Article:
If you want to know the health of the U.S. economy, check out the earnings reports on Tuesday and Wednesday from Walmart and Target.
The results will tell a lot about the spending behavior of the American consumer, who powers nearly 70% of the economy. An official take will come from the Census Bureau when it releases the monthly report on retail sales for October on Wednesday.
Economists are expecting a 1% gain in retail sales for October following no change in the prior month. The reading will reflect sales leading up to the critical holiday shopping period, which kicks off next week with Thanksgiving.
“Consumers are unlikely to pull back on discretionary spending until they are forced to,” according to Mike Graziano, consumer products senior analyst at RSM US. “With more than $1 trillion in excess savings in real dollars, consumers have the cash on hand to spend throughout the holiday season if they choose to.”
Graziano adds that the drop in gas prices since the summer’s peak of $5 a gallon to near $3.50 now “is akin to a cash stimulus for consumers who dipped into savings over the summer to pay for fuel. Lower prices at the pump will benefit lower income tiers and provide the resources for more spending on discretionary desires.”
Political Cartoons on the Economy
The consumer is also getting a psychological boost from news last week that the government’s official gauge of consumer inflation dropped to an annual rate of 7.7% last month after peaking at 9.1% in June. But higher interest rates are cutting into spending on homes and other large items that require financing.
And the Federal Reserve is hardly done with its campaign to snuff out inflation through hikes in interest rates, although the lower-than-expected reading of the consumer price index for October is leading some to predict the central bank may ease up slightly when it meets in December.
“Excluding food, shelter, energy, and used vehicles, year-on-year inflation remains at 6.3%” Joseph Politano wrote in his email newsletter Apricitas Economics last week. “This metric has slowed significantly over the last few months but remains relatively high – on an annualized basis, it has increased 5.3% over the last three months.”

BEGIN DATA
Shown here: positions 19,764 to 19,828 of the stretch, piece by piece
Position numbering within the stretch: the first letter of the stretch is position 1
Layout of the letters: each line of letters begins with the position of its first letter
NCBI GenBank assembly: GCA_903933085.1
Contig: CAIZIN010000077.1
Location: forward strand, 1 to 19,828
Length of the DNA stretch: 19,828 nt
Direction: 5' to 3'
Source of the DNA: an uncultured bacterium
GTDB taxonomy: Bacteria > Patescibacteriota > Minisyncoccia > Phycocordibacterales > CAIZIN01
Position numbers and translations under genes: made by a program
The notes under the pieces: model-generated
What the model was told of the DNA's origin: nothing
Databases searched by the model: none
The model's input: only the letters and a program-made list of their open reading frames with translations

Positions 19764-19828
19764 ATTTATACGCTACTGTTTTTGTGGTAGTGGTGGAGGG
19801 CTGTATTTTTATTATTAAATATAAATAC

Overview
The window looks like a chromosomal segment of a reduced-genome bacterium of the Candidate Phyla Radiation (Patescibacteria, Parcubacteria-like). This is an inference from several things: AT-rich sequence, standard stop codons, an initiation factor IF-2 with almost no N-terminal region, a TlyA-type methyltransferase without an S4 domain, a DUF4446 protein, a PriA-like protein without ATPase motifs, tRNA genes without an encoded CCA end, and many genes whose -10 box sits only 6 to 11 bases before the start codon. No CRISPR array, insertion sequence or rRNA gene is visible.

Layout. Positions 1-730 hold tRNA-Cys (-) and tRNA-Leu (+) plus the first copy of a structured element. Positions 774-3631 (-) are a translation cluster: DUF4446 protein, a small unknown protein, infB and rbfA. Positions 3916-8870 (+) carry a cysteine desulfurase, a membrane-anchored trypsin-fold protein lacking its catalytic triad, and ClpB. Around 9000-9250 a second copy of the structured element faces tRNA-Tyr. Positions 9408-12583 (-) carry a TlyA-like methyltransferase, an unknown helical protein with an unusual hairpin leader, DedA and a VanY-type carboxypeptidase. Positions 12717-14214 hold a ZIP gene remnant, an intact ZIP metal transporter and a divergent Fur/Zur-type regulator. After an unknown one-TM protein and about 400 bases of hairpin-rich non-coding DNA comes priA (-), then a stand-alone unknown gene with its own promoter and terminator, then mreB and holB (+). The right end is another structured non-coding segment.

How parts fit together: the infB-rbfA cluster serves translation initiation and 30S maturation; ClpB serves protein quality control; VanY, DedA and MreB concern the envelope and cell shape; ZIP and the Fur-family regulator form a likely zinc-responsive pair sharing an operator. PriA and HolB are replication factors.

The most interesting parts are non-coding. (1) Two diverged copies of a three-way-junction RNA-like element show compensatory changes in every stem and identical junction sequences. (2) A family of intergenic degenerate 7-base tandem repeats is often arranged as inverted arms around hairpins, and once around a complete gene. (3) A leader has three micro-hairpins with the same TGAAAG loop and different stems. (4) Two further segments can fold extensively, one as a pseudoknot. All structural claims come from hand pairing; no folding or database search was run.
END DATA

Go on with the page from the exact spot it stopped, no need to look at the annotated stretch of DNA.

“Since it exemplifies many of the cyclical inflation components that the Federal Reserve theoretically has more control over, its high growth rate is likely disheartening to (Fed) officials – and is part of the reason they aren’t letting up on rate hikes yet,” Politano added.
One place where the Fed’s anti-inflation moves have had a direct effect is on the housing sector. Mortgage rates dipped last week following the release of the inflation data but are still in the middle 6% range for a 30-year fixed rate loan, or double what they were a year ago.
That has cut into sales, down by about a third from a year ago, but so far prices have stopped rising as fast as they did rather than there being a wholesale drop.
National Association of Realtors Chief Economist Lawrence Yun said last week he expects home sales to fall next year by 7% nationally, but the median home price will increase by 1% as tight inventories prevent the type of crash seen during the financial crisis of 2007 to 2009.
“Housing inventory is about a quarter of what it was in 2008,” Yun said. “Distressed property sales are almost non-existent, at just 2%, and nowhere near the 30% mark seen during the housing crash. Short sales are almost impossible because of the significant price appreciation of the last two years.”
Yun also foresees the sector rebounding in 2024, with a 10% rise in sales and a 5% increase in prices.
This week will bring reports on new home construction, with building permits projected to fall by 3.1% from last month and starts to drop by 1.9%.